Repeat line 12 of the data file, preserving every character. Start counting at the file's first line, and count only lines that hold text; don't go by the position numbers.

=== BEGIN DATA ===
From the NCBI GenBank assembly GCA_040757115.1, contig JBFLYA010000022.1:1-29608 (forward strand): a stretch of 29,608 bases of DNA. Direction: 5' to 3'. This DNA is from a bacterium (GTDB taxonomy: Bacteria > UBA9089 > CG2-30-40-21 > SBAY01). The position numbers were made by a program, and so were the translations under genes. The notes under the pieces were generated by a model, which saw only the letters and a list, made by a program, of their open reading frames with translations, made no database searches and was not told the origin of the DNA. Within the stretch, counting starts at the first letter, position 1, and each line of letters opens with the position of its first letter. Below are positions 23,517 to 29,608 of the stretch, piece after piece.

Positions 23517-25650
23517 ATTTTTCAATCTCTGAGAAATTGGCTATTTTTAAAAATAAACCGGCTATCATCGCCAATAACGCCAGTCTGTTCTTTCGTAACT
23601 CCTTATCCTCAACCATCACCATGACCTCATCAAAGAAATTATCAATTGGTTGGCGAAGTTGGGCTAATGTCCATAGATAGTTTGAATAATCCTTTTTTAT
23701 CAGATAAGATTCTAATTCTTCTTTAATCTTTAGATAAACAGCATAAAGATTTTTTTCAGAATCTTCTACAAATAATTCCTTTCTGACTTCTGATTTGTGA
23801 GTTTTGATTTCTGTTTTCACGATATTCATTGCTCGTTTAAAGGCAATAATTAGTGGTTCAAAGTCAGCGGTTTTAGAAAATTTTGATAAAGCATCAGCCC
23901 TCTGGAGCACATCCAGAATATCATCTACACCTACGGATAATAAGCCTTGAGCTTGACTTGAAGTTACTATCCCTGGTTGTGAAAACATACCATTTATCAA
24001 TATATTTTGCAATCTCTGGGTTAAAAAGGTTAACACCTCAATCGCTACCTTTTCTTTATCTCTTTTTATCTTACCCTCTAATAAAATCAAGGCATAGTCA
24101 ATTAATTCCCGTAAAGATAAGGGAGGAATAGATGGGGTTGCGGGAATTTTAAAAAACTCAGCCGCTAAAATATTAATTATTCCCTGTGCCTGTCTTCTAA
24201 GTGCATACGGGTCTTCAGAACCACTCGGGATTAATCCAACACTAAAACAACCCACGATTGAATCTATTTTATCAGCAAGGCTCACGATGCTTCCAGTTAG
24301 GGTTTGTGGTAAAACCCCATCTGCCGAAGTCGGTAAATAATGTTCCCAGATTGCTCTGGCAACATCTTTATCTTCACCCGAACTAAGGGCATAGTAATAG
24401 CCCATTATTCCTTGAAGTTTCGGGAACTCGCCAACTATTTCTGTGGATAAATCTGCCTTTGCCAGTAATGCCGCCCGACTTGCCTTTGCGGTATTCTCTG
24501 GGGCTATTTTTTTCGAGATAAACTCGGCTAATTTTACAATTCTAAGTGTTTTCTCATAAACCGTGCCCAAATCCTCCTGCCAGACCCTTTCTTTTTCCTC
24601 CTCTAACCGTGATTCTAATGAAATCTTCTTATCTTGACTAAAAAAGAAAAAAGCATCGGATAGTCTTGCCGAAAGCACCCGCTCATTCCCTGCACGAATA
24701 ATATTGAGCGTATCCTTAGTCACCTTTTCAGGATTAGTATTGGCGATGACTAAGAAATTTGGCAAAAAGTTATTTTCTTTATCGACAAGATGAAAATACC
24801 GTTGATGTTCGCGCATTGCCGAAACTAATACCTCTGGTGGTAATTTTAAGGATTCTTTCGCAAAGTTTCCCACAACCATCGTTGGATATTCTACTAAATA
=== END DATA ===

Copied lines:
24401 CCCATTATTCCTTGAAGTTTCGGGAACTCGCCAACTATTTCTGTGGATAAATCTGCCTTTGCCAGTAATGCCGCCCGACTTGCCTTTGCGGTATTCTCTG